Lessons for healing state foster care system
Lawmakers returning to Lansing or heading to the Capital for the first time will have a full plate of issues to deal with, but mustn't forget the most vulnerable of the state's population who are supposed to be protected by the state's broken foster care system.
In a past edition we highlighted longstanding issues within the Michigan Department of Health and Human Services (MDHHS) and its Child Protective Services division, which is currently under federal oversight for failing to adequately protect and serve children it's required to by law. For those who don't recall or aren't aware of the situation, we offer a recap.
Starting with the good work, Michigan has lowered the number of children in the foster care system from more than 20,000 in 2006 to under 14,000 in the spring of 2018, including the number of children waiting to be adopted from more than 7,000 to under 3,000. The state also implemented a centralized intake system for all reports of abuse, neglect and exploitation, which has helped result in better consistency and efficiency. Further, the department has stepped up training for foster parents and given child safety goals highest priority.
Additional improvements in the system also are in the works, which lawmakers should familiarize themselves with and ensure that funding for foster care programs and protective services don't get held up.
The bad news for legislators and those involved in the system is that problems aren't new, and continue to fester despite federal court oversight, resulting in outcomes that can accurately be described as both ugly and evil.
As we noted, problems in the foster care system were noted by state auditors as far back as 15 years ago, following the killings of at least two four-year-old children who were beaten to death at the hands of their foster parents. The deaths followed a 2002 assessment in which recommendations by state auditors failed to be implemented.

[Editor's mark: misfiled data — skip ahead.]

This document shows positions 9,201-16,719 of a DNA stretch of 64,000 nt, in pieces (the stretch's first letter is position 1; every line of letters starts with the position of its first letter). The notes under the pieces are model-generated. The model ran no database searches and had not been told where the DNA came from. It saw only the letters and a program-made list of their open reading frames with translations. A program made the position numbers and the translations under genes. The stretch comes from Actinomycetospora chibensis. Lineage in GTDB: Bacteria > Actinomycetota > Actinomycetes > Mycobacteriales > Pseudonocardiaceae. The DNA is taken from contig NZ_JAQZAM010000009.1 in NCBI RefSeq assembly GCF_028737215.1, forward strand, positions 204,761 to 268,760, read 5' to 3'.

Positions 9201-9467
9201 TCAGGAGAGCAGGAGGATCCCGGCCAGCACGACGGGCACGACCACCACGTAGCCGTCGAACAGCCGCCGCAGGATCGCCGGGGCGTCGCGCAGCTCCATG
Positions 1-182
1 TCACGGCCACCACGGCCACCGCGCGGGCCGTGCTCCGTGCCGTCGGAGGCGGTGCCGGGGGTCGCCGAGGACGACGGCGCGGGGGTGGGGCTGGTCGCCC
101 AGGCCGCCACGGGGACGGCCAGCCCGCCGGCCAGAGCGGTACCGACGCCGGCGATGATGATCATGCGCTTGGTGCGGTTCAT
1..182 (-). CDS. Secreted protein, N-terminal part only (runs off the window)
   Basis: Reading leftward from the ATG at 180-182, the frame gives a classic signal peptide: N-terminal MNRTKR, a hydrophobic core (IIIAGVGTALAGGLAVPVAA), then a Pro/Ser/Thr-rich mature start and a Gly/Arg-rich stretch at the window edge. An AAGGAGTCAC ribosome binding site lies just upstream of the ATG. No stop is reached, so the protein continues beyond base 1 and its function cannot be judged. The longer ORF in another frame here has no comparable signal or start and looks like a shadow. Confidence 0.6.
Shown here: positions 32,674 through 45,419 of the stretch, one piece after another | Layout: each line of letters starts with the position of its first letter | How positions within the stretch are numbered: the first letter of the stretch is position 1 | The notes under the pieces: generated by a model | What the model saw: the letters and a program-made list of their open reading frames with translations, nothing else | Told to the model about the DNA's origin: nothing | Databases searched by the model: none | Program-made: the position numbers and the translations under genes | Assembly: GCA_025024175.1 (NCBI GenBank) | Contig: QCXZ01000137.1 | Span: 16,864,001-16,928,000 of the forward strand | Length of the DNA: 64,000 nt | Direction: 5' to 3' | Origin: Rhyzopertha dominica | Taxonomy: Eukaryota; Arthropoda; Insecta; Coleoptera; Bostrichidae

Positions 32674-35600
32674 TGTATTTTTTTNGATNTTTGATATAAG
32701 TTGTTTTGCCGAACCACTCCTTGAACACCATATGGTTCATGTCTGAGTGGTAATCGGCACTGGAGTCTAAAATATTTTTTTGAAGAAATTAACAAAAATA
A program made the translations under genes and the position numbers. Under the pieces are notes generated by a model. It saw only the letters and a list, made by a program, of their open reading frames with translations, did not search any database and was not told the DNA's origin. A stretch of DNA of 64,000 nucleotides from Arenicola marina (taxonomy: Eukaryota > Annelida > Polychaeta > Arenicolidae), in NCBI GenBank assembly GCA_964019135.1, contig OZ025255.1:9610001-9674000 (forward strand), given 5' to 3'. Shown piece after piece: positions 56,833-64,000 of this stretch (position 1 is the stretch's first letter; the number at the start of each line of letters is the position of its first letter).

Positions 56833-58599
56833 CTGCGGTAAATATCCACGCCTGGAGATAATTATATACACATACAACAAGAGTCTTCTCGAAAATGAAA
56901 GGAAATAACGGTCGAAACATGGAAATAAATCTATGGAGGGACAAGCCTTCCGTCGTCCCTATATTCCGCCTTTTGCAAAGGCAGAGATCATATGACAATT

A follow-up audit in 2005, after the deaths, again noted that documented visits by caseworkers weren't being adequately done. The department's failure to act was so gross, in fact, that auditors repeated their previous recommendation – this time in all capital letters for emphasis. Despite the recommendations and warnings, that year another child died at the hands of his foster parents. Later investigations revealed the boy was denied food, tied to his bed, lead around on a leash, locked in a basement and beaten with a hammer for years prior to his death; but the state failed to properly investigate despite allegations of abuse being made.
While some state officials in our article said they were encouraged by changes being made to address problems, a state audit released two months after the story was published showed outside concerns were valid, with more than a dozen serious issues highlighted.
Among the most recent findings, auditors discovered: MDHHS didn't appropriately commence 17 percent of reviewed investigations within its own timeframe; the department couldn't support that investigators conducted clearances in over 70 percent of investigations reviewed; investigators failed to conduct criminal history checks for 50 percent of cases reviewed; the state couldn't show it supported a child protective services review for family and household members of foster children in 40 percent of investigations reviewed; investigators failed to conducted face-to-face contact with victims within the required time frame in 11 percent of cases reviewed, and failed to document interviews of children in seven percent of reviewed investigations. Additional issues included a failure to refer investigations to prosecutors in half of the cases reviewed by auditors; failure to assess the risk for future harm in over 35 percent of cases reviewed by auditors; and other issues.
Many of the issues stem from a lack of staffing, meaning caseworkers have been severely overloaded. The state has also failed to implement all the changes and technological improvements designed to address the issue. Meanwhile, the department continues to work toward ending its federal oversight.
With the number of competing priorities facing state lawmakers, it would be easy for them to forget children who are more easily hidden away from sight. We encourage legislators that protecting our state's children is a top priority. Doing so isn't just a legal obligation, but should be a moral imperative for lawmakers.